finance

Auditor warns 'governance must improve' at Crofting Commission



The body responsible for overseeing Scotland’s 20,000 crofts “must improve its governance and rebuild damaged relationships between its board and managers”, according to Audit Scotland.

The Auditor General’s latest report on the Crofting Commission found there has been a breakdown in trust between its board and senior management team, including the board expressing a lack of confidence in the commission’s chief executive.

The report also unearthed a lack of involvement of the board in the setting of the commission’s budget, “excessive involvement” of the board and former convener in operational decision-making, and concerns about the leadership of the former convener, who resigned in June.

Auditors found that a failure to respect established boundaries between the respective roles of the chief executive, convener and board were at the heart of the poor relationship.

Stephen Boyle, Auditor General for Scotland, said: “Crofting is an integral part of life in the Highlands and Islands, but the leadership and governance of the Crofting Commission is currently falling below the standards expected of a public body.

“These is a pressing need to rebuild trust between the chief executive and the board to ensure the boundaries of both roles are respected.

“It is vitally important that all parties, including the Scottish Government’s sponsor division, work closely together to develop better relationships so that the commission can provide effective oversight of the services provided to crofting communities.”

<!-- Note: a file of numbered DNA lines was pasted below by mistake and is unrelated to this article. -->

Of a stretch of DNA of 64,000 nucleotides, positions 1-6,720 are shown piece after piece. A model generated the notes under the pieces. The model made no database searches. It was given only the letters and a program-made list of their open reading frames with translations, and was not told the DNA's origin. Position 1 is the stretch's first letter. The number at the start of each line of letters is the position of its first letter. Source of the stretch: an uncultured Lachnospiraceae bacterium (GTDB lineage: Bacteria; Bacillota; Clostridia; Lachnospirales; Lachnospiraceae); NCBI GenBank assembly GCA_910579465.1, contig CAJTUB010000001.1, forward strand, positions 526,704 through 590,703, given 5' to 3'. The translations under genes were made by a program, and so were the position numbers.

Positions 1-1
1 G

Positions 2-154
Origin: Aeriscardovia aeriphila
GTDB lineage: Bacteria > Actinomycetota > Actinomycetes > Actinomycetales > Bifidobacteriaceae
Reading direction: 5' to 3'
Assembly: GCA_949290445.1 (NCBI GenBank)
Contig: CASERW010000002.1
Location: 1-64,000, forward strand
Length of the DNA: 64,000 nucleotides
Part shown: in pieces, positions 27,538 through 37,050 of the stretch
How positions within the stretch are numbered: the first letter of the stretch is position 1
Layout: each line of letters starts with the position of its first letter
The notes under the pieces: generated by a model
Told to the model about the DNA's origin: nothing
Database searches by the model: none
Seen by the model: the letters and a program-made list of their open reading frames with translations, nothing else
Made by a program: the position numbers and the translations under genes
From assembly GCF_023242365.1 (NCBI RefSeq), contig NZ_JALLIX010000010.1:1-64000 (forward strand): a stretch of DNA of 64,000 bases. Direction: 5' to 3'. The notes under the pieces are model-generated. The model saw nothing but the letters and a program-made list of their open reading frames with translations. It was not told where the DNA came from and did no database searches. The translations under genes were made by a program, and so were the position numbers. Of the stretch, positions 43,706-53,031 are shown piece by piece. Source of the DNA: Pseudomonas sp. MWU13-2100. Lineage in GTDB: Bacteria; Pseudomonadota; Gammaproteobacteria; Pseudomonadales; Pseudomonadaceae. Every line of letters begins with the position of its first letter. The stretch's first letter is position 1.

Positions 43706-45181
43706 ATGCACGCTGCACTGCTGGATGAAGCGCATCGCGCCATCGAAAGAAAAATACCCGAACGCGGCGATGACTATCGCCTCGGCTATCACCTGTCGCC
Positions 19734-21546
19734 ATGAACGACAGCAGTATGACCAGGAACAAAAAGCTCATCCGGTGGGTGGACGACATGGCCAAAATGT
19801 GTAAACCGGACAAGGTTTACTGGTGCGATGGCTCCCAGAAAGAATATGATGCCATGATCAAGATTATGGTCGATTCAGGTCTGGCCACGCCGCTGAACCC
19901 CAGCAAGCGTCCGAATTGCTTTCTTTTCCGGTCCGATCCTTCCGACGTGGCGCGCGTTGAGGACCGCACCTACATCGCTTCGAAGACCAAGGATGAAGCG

Issues concerning the commission’s governance were previously highlighted in 2016.

At the time, the Scottish Government appointed consultants to carry out an external review of governance arrangements.

An almost entirely new Board took office in 2017, including six new elected commissioners following elections. Membership of the board stayed constant over the next four years.

The auditors’ work this year, however, identified that there has recently been a breakdown in trust between the board and its senior management.

Crofting is a system of landholding which is unique to Scotland and is an integral part of life in the Highlands and Islands, and its economy.

A croft is a relatively small agricultural land holding which is normally held in tenancy and which may or may not have buildings or a house associated with it.

There are around 20,000 crofts across the crofting counties. Crofts range in size from less than half a hectare to more than 50 hectares and are about five hectares on average.

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